Although the Four Seasons is right across the parkway from The Barnes Foundation, I wanted to check up on The Rittenhouse, a 98-room hotel on leafy Rittenhouse Square. After receiving a number of complaints about the property a few years ago, I removed it from the Harper Collection. But its location near much of Philadelphia's best shopping and dining remains unparalleled, and I hoped to be pleasantly surprised.
Our stay was not problem-free, but certainly that was no fault of the congenial and efficient staff. After a quick check-in, we had an enjoyable chat with the bellman who escorted us to our room. Whenever we saw him thereafter, he would greet us by name, as did the doorman and the fine concierge, Frank Marandino. He provided well-considered advice about sightseeing, dining and logistics, and speedily confirmed a number of restaurant reservations for us. Housekeeping maintained our room beautifully, and a room service breakfast came hot, precisely on time (to the minute) and exactly as ordered. The entire staff seemed eager to help and determined to ensure that we wanted for nothing.
The main public spaces also impressed. Area rugs, oversize porcelain vases, floral arrangements and a grand piano decorated a bright lobby-lounge further enhanced by marble floors, richly upholstered furniture and evocative landscape paintings. A few steps down, afternoon tea is served in the conservatory-like Mary Cassatt Tea Room and adjacent vine-draped courtyard. A ground-level outpost of Smith & Wollensky caters to carnivorous businessmen, and upstairs, the elongated floor plan of gourmet Lacroix guarantees that almost all tables overlook the treetops of Rittenhouse Square.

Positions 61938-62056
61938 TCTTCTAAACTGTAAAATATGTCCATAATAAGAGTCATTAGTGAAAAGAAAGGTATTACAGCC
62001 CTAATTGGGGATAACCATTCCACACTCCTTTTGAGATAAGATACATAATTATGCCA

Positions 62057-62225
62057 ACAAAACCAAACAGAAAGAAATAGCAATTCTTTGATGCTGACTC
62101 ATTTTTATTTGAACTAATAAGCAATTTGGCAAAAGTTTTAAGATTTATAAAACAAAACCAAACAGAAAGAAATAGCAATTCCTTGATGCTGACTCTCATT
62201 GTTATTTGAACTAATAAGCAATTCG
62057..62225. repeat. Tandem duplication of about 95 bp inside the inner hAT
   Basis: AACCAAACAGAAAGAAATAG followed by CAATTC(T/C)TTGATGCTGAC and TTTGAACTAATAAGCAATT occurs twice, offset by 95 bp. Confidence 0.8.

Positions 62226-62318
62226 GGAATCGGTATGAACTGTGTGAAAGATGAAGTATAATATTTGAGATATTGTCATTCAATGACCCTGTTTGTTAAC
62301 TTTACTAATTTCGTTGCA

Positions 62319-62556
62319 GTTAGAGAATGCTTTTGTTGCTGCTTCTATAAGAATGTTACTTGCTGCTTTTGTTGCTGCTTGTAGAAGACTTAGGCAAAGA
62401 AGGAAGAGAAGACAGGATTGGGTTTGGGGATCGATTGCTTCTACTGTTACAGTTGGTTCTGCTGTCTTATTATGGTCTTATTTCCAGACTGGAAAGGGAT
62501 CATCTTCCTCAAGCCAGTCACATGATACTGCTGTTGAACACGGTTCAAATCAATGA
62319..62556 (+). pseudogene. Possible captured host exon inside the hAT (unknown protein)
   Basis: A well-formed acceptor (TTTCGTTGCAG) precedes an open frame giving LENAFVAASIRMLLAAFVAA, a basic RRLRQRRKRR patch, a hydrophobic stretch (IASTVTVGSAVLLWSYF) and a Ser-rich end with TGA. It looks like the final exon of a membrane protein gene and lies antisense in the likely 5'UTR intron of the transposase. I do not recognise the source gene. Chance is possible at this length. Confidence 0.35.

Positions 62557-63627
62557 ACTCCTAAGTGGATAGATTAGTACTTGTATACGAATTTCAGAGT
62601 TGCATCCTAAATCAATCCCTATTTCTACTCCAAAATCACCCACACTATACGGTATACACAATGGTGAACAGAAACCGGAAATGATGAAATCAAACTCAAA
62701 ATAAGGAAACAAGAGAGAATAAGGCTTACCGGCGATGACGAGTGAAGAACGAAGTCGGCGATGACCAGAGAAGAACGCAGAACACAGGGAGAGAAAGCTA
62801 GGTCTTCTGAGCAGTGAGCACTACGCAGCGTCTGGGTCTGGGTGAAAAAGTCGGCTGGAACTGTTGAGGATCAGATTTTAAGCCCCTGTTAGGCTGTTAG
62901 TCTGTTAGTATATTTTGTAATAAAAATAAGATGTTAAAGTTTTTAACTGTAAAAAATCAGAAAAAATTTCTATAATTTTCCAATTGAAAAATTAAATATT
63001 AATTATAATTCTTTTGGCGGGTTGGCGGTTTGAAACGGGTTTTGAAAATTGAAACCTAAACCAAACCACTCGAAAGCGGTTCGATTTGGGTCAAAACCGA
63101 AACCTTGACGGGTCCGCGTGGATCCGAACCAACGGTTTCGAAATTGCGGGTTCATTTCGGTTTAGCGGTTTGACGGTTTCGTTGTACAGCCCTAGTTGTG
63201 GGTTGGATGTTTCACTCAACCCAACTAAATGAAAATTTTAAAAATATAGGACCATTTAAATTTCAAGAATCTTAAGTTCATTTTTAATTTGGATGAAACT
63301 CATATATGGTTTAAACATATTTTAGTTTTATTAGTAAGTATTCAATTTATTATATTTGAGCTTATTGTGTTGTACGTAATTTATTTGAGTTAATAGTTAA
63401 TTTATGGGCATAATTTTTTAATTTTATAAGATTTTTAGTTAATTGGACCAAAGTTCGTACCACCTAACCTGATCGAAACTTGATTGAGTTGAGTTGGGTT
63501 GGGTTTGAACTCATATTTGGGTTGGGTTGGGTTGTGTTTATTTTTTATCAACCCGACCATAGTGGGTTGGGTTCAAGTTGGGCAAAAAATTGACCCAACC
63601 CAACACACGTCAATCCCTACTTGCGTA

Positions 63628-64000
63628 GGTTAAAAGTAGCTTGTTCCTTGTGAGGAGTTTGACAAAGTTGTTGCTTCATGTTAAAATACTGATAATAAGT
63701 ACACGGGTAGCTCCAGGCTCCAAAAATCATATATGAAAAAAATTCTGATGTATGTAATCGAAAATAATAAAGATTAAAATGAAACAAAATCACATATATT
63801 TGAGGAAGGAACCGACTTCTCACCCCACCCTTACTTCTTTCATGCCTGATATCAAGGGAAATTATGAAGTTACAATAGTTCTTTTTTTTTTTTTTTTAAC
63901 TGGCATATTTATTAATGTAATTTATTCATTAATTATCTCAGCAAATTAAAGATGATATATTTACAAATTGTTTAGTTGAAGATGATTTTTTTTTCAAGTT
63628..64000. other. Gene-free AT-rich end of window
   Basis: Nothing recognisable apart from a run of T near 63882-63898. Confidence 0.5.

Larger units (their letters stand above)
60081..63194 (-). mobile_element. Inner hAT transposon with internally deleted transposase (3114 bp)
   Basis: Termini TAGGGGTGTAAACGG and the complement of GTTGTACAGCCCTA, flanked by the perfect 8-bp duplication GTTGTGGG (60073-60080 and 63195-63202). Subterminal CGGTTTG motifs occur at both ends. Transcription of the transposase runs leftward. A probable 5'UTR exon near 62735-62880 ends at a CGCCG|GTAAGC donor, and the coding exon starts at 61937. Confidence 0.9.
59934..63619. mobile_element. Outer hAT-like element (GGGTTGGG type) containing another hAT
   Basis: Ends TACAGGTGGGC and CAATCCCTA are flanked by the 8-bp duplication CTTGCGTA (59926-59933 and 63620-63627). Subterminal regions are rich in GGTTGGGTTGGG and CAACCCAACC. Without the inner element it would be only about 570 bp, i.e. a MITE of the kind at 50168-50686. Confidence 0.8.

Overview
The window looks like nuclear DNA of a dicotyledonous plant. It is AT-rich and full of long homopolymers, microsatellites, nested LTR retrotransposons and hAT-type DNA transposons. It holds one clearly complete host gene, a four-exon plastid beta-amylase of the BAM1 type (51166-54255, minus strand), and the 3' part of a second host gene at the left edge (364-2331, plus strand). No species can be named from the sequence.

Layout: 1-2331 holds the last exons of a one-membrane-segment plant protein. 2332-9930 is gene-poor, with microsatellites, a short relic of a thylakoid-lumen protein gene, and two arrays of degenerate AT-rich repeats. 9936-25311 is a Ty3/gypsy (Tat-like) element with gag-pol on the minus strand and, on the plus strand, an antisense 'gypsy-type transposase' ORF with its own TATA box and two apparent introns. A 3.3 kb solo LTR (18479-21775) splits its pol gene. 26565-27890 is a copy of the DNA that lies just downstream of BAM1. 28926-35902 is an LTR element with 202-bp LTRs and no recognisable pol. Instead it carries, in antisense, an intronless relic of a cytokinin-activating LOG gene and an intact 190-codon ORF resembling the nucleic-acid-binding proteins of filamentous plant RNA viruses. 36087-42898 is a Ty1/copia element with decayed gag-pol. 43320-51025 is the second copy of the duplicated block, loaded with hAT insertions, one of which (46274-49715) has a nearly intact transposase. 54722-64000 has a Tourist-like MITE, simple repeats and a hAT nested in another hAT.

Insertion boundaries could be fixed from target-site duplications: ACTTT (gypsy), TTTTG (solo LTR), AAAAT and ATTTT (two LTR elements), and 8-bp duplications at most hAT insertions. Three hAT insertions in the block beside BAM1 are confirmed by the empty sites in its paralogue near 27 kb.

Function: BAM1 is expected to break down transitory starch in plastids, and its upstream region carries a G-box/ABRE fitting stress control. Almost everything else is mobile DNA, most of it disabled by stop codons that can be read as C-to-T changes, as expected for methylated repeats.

Guest rooms occupy only the first 10 floors of the tower, but the views of the square are still memorable. Our resolutely traditional Superior Room had expansive ninth-floor views from both the sleeping area and the separate nook with a work desk. The spacious layout allowed for two comfortable armchairs, a granite-topped credenza with a large flat-screen television, a decadently comfortable king-size bed, a well-lit dressing counter and an ample closet. The taupe-marble bath felt snug, however, with a single vanity and a walk-in shower, but no tub. A watercolor of the city's skyline and a vintage map brought touches of Philadelphia to the room, as did a large black-and-white photo of a bronze standing in Rittenhouse Square.
Regrettably, our room did show a few signs of wear, such as scuffed walls and an aged tile floor in the shower. The hotel's fitness center is also in dire need of updating, with its scruffy wood lockers, dowdy swimming pool and co-ed sauna set at a chilly 106 degrees. But after enduring the aloof staff of many a gleaming hotel, I'll take the genuine warmth and friendliness of The Rittenhouse any day, nicks and all.
90 Superior Room, $450; Superior One-Bedroom Suite, $700. 210 W. Rittenhouse Square. Tel. (215) 546-9000. The Rittenhouse